Weeks before the Boston tragedy, Matthew Keys, a 26-year-old social media editor at Reuters, was indicted for helping to hack the L.A. Times' website. While on suspension, he tweeted out misinformation and publicized sensitive information from a police scanner, prompting his swift removal. In the process, Keys took down Jared Keller, Bloomberg's social media editor, by exposing direct messages between the two. On the heels of "The Great Social Media Implosion of 2013," as Chartgirl's Hilary Sargent put it, De Rosa — one of the first prominent social media editors, and later Keys' boss — announced yesterday that he would be leaving Reuters for a job with a news start-up.

The fracas has left veterans of the social web feeling both vindicated and a little bemused. On the one hand, social media has become so central to a newsroom's mission that dedicated functionaries may be obsolete. On the other, doesn't every outlet need a boy or girl wonder to lend a human touch to the Twitter handle? Whether it's a day of reckoning or a sign of maturity for the social media editor, the role has never before been more embattled.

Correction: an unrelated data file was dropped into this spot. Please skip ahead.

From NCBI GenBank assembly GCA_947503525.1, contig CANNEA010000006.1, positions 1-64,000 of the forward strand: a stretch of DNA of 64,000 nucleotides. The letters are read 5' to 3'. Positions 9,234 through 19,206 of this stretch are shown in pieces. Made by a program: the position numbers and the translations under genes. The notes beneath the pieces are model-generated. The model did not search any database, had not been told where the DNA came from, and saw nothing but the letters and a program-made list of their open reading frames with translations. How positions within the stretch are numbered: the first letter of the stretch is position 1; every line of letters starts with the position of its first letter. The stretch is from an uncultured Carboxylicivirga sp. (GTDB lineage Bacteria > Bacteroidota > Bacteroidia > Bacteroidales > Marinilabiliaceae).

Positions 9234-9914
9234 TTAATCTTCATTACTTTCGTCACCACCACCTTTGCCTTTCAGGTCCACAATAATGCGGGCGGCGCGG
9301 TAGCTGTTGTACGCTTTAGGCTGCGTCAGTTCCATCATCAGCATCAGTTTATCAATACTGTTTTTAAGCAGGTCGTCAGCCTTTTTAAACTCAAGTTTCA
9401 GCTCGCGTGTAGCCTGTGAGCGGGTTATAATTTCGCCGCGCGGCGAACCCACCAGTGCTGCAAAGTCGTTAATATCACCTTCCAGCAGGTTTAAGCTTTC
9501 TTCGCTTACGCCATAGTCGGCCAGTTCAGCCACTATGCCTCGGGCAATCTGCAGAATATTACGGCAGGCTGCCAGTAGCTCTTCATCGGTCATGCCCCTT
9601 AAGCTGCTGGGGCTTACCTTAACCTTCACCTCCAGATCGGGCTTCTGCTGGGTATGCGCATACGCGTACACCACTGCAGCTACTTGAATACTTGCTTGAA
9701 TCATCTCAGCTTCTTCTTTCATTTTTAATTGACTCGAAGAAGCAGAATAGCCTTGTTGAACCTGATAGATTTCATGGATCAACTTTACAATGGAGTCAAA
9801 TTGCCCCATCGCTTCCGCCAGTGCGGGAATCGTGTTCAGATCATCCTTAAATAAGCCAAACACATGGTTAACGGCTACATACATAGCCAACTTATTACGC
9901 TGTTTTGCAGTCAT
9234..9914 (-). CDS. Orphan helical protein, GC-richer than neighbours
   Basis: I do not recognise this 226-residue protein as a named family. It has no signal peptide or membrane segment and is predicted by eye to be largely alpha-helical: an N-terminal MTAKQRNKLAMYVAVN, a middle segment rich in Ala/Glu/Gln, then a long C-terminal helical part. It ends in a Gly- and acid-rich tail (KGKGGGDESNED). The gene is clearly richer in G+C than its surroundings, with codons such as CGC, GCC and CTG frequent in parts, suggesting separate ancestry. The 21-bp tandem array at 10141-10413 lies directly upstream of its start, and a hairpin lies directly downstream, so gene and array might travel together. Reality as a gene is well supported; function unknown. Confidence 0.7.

As one senior editor at a leading news outlet told me, "I both agree that the social media editor is dead and I just hired a social media editor."


I was a social media editor.

In the spring of 2010, I was working on the blog team at The Huffington Post, engaged (and occasionally disengaged) in the daily grind of posting hundreds of (yes, unpaid) submissions to the internet newspaper. In April, our social news editor — charged mostly with making sense of comments, so far as I could tell — quit. It was with some trepidation that I volunteered to fill his shoes, for what did I know about social media that the next guy didn't?